Thursday, December 8, 2011

In Favor of Women's Ordination

Below is the second part of my "utrum" paper on the issue of women's ordination. This part of the paper attempts to lay out the case for women's ordination, stating the case thoroughly and fairly but without counter-argument. Strangely, it was harder to write than the case against women's ordination, although the process probably involved much lower risk of aneurysm. Tomorrow, I'll post the third and final part, my conclusion on whether it is theologically sound to ordain women to ministry.

Sed Contra: On the other hand, the ordination of women must be considered theologically valid.

Many women feel specifically called to ordination and are uniquely gifted for pastoral ministry. When a woman has carefully discerned the will of God, in some cases experiencing a dramatic call to the pulpit and the parish in a voice or a vision, how can the church claim that God’s will is for her to ignore that call?

Ordination of women is a matter of respecting divine vocatio. In Not Every Spirit, Christopher Morse writes that “Christian faith refuses to believe that God calls anyone to reject the particular gifts that God gives uniquely to each human life to make it whole” (267). God would not give women the aptitude for ministry and a sense of call to ordination, only to ask them to ignore this call. Neither, then, should the church ignore this call.

Furthermore, ordination for women is consistent with biblical witness. In the midst of a patriarchal society, Jesus defied societal norms by treating women with dignity and respect, maintaining friendships with women including Mary and Martha, and including women in his ministry. Jesus’ ministry included healing many women (Luke 13:10-17; Mark 5:25-34; Matthew 8:14-15); parables such as the unjust judge and the lost coin place marginalized women at the center (Luke 18:1-8; Luke 15:8-10) In the Gospel of John, we read of the woman at the well, with whom Jesus had a long conversation even though his disciples “were astonished that he was speaking with a woman” (4:27). Jesus’ disregard for social mores around gender calls into question the assertion that women must necessarily be proscribed from certain roles in God’s ecclesia.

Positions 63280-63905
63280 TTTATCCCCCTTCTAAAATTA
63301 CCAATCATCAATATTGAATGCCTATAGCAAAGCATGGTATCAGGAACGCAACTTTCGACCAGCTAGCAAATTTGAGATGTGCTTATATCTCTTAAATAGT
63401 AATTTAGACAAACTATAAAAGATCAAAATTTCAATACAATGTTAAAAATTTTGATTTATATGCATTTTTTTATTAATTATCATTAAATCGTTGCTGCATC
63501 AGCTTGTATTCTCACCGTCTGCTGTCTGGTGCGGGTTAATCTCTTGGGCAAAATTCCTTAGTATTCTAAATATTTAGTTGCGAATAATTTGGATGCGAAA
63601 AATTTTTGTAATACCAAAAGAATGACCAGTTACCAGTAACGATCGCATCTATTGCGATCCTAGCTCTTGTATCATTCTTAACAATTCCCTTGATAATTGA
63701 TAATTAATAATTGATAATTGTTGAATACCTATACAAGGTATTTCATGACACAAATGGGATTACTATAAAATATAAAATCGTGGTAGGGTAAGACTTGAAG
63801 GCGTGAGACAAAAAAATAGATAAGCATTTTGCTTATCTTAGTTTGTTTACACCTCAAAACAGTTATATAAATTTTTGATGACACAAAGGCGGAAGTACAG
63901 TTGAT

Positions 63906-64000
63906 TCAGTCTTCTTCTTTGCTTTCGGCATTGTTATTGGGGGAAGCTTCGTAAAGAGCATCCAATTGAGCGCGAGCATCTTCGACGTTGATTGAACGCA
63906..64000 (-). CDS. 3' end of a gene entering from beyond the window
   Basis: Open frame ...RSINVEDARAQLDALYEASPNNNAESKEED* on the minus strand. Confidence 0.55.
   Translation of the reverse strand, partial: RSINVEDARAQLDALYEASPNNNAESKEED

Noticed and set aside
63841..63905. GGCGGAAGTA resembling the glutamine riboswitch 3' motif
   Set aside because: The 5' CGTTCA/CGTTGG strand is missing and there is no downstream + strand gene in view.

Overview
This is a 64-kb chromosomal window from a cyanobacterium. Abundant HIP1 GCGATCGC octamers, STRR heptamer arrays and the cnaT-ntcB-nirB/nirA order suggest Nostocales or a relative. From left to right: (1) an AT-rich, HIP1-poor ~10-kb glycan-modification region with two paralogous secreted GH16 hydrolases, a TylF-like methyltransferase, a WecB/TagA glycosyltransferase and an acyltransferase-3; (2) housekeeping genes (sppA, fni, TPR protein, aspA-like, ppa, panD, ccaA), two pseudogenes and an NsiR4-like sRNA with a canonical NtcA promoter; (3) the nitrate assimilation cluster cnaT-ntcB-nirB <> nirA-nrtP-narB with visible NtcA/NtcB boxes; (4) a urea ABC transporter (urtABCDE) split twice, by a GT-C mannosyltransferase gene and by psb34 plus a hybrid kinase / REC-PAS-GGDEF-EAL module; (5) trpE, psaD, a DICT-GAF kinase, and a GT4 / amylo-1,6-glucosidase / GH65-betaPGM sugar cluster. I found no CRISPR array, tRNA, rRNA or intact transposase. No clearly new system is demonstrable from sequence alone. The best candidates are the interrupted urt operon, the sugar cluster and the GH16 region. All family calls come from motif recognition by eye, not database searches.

Women in the Gospels take on pastoral and ministerial roles. The woman at the well is arguably the first person to preach the good news, announcing to her town, “Come and see a man who told me everything I have ever done! He cannot be the Messiah, can he?” (4:29). All of the Gospels agree that women were the first to find out that Christ had been resurrected from the dead. Furthermore, in Matthew, Mark, and John these women are explicitly bidden to spread the good news, and in Matthew, Luke, and John, the women are the first to the disciples of the resurrection. In light of these clear scriptural instances of women being sent to spread the news of what has happened with Jesus, it seems that there is biblical support for the ordination of women.

The shift toward women’s ordination in the last two hundred year reflects the ongoing guidance of the Holy Spirit, leading the church to grow in faithfulness to the will of God. The first woman to be ordained in America was a Congregationalist in 1853. Since that time, many Christian traditions have embraced the ordination of women, including mainline Protestant groups, Evangelical traditions, and many parts of the Anglican Communion. These widespread changes in policy, undertaken in prayerful discernment, demonstrate that many Christian communities around the world are discerning that the ordination of women to ministry is the will of God.

The church’s shift towards women’s ordination coincides with the secular movement for women’s rights and equality. On its own, feminism in the secular world is a poor reason to change church standards of ordination. However, if the church arbitrarily resists gender equality in the name of preserving tradition, it risks being seen as archaic and irrelevant. When our growing societal awareness of gender equality is combined with the testimony of women’s experiences of call, the witness of scripture, and discernment that God is leading the church to ordain women, it is clear that women’s ordination is theologically valid.

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